In this paper, a newly developed double packer was introduced. In hydraulic fracturing operation, an opening and closing behavior of a fracture was related to in-situ stress state. A purpose of the new packer was to measure the fracture opening directly. The new packer consisted of two co-axial pipes that move independently. As sealing elements were fixed to each of two pipes, fracture opening could be measure by relative displacements of two co-axial pipes. Two types of sealing elements were examined. One was a rubber and the other was lead. The former was named rubber-seal packer, and the latter is named metal-seal packer.
A conventional double packer, the rubber-seal packer and the metal-seal packer were used in the Kamioka mine in 1998. In this mine, a hydraulic fracturing experiment in order to estimate in-situ stress was done using a borehole that was drilled horizontally from a gallery in 1996. The newly developed packers were used to re-open the pre-existed artificial fracture.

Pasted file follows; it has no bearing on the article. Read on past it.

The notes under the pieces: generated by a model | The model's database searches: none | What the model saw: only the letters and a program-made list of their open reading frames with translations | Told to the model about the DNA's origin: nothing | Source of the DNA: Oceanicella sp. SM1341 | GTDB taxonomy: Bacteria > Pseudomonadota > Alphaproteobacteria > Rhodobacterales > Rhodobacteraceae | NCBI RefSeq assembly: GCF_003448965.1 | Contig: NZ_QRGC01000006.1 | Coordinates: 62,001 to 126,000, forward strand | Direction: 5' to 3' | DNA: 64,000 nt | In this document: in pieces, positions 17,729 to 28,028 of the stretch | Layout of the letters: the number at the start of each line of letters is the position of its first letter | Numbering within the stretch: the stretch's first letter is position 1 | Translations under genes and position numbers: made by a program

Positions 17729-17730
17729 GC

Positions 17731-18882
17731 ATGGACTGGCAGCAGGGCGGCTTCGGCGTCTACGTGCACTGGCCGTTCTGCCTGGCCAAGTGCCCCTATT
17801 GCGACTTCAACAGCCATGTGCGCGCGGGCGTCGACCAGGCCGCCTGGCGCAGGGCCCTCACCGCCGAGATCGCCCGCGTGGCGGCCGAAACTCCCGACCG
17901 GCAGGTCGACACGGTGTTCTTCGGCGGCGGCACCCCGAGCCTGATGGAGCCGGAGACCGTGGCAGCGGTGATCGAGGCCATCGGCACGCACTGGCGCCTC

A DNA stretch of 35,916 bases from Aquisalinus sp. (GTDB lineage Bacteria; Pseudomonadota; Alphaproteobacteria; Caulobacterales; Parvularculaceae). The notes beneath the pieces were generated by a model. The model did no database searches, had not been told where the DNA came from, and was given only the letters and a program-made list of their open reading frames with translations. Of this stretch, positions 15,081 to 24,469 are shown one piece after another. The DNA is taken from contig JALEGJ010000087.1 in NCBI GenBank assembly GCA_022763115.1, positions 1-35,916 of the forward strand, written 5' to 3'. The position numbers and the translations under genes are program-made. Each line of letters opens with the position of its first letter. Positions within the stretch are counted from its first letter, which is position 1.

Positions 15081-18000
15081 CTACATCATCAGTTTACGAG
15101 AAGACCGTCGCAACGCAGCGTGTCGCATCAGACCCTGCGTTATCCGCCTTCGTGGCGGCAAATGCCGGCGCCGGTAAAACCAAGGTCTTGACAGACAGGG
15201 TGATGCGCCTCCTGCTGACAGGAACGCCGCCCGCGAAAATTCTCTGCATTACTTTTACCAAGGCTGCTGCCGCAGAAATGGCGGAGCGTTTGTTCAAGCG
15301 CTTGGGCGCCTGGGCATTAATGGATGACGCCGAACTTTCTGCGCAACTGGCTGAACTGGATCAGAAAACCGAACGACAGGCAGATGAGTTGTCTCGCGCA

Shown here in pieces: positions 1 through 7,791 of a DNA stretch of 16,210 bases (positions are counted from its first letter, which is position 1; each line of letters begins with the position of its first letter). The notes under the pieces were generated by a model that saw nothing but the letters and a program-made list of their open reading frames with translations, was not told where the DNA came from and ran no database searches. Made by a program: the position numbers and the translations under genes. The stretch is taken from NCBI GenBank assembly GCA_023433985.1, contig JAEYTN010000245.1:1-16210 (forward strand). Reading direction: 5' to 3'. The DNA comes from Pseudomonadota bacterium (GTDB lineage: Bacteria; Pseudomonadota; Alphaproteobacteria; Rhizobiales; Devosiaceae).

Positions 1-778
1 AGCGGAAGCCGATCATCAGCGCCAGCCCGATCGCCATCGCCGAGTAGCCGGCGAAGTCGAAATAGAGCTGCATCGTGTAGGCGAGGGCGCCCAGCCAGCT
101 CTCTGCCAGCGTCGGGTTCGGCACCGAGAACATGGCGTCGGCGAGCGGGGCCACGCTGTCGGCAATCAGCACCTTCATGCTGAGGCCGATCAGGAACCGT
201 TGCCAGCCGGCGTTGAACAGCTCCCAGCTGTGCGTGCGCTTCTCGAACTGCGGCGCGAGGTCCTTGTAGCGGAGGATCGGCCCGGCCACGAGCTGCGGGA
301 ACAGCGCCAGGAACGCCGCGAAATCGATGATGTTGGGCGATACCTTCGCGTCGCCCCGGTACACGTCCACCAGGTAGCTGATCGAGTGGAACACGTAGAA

The result of the metal-seal packer experiments showed that relative displacements of two co-axial pipes had a good correlation with the wall expansion that was measured at vicinity of the borehole. It became clear that the metal-seal packer was possible to measure the fracture aperture directly. The shut-in pressure, that is thought to be equivalent to a magnitude of normal stress component, was estimated from the relative displacements of two co-axial pipes. This shut-in pressure estimated from the metal-seal packer agreed well with those from the Muskat method and Hayashi & Haimson method.